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Education Professor Featured by Inside Higher Ed, ABC-TV Boston, and TES on #HipHopEd and Addressing Systemic Racism  

Professor Edmund AdjapongProfessor Edmund Adjapong was featured in Inside Higher Ed, the Times Educational Supplement (UK) and on ABC-TV Boston's "CityLine." 

Adjapong, program director in the Department of Educational Studies, recently published the second volume in a series on what has come to be known as "Hip-Hop Education."

The series is entitled HipHopEd: The Compilation on Hip-Hop Education and is intended to provide new practical and strategic insights for scholars, practitioners, students, community members and policymakers as it relates to working with groups who have faced systemic oppression. Volume 2: Hip-Hop as Praxis & Social Justice is focused primarily on "knowledge of self." It also calls on educators to "decolonize the classroom." 

In Inside Higher Ed, Adjapong commented on "California legislation requiring all undergraduates across the 23-campus, 482,000-student California State University to take a three-unit ethnic studies class focusing on Native Americans, African Americans, Asian Americans or Latinx Americans in order to graduate."

The article, "Is It Time for All Students to Take Ethnic Studies?", notes: "We're in a critical moment where young people are seeing injustice but not necessarily understanding the root and stem of this injustice. I think they want to learn," said Edmund Adjapong, assistant professor of education at Seton Hall University. 'The challenge for institutions and faculty is to provide adequate, effective, sufficient content, curriculum and knowledge.'

Inside Higher Ed also notes that 

Some state curricula focus on the civil rights movement and how it applies to other contemporary human rights issues, while others focus more on slavery and how slavery relates to African Americans today. Adjapong believes the curriculum is often too limited.
U.S. educational institutions are often very Eurocentric, Adjapong said. In his classroom, he likes to talk about the achievements of people who are racial or ethnic minorities. He explores a narrative about a particular person so that students can see themselves reflected in that person in some way, even if they do not share the same background.
Telling people's stories makes them relatable and accessible to more students. It also avoids the pitfall of talking about Black history or other nonwhite history only through a negative lens.
'When we talk about people of color, and Black people specifically, in K-12 schools it's often either about slavery or the civil rights era,' Adjapong said. 'Those things are important, but rarely do we see the positive being highlighted.'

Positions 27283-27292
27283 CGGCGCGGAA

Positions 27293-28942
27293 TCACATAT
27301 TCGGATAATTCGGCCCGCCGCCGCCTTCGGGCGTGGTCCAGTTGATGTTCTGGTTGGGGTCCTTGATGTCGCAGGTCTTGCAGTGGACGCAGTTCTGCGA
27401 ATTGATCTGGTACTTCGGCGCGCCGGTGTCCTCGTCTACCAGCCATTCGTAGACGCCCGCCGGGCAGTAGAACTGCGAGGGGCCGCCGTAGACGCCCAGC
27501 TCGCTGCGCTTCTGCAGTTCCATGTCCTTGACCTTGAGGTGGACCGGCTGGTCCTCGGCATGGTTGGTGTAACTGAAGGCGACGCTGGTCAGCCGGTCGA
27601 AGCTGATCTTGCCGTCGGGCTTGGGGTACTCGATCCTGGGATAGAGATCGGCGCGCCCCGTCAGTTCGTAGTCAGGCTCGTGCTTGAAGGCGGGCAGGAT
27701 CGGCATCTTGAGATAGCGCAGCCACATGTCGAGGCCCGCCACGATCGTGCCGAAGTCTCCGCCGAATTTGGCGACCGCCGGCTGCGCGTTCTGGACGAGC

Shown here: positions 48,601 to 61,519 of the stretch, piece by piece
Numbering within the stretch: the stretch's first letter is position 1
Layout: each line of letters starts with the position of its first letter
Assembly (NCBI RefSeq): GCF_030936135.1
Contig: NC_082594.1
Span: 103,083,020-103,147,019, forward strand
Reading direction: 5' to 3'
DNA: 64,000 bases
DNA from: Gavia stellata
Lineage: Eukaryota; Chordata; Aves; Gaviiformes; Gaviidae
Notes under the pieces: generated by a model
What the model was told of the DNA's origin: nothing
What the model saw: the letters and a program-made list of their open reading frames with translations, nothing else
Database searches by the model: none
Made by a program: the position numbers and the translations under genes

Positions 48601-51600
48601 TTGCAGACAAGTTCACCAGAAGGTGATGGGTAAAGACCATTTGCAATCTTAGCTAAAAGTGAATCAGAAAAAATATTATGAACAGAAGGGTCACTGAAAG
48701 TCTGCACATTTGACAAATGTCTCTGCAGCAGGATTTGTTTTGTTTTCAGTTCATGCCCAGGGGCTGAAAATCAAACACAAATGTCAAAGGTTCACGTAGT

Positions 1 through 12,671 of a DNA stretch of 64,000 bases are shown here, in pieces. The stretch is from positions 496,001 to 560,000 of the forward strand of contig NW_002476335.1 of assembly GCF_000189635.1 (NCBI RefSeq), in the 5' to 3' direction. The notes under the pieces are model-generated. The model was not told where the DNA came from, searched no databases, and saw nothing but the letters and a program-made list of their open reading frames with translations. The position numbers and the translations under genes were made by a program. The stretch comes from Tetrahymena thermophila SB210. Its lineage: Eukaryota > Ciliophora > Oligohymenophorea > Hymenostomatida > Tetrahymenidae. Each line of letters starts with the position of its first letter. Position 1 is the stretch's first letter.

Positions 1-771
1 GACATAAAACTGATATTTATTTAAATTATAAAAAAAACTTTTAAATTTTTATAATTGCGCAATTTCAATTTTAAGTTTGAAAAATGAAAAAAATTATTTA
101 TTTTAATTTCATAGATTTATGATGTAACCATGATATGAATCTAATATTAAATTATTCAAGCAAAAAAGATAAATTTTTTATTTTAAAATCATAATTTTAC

In the Times Educational Supplement or TES, Professor Adjapong was featured in the magazine's cover story: "Is Your Pedagogy Prejudiced?

In addition to being quoted at length regarding systemic racism within education, the magazine devoted a special half-page callout section to Adjapong, who is recognized as "one of the leading theorists behind the HipHopEd movement in the U.S." 

TES notes that Adjapong writes: "In the United States, despite the plethora of curricula disseminated across schools, teachers are often met with the responsibility of teaching their unique group of students through a prescribed one-size-fits-all curriculum. But all students are not one and the same.”

On ABC TV, Boston's "CityLine,” the 8-minute video segment features footage of Adjapong in his role as the director of the Science Genius Program, a program that engages urban students in the sciences through Hip-Hop, and the director of The Science Genius Academy, a program that encourages and prepares students to pursue STEM careers while providing mentoring and support.

The ABC-TV segment also features an interview with Professor Adjapong and City Line's host, Karen Holmes Ward, where they discussed his former work as middle school science educator at a New York City public school in The Bronx and how, as a young man, Adjapong was heavily influenced by a HipHop educator who helped him to discover his own love of science, and how his introduction to HipHopEd allowed him to embrace his "genuine self" in a classroom that had once felt alien to him. 

WCVB Boston, ABC-TV 5 "CityLine"

Inside Higher Ed, "Is It Time for All Students to Take Ethnic Studies?"  

Times Educational Supplement,  "Is Your Pedagogy prejudiced?"  

Categories: Education , Nation and World

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  • Michael Ricciardelli
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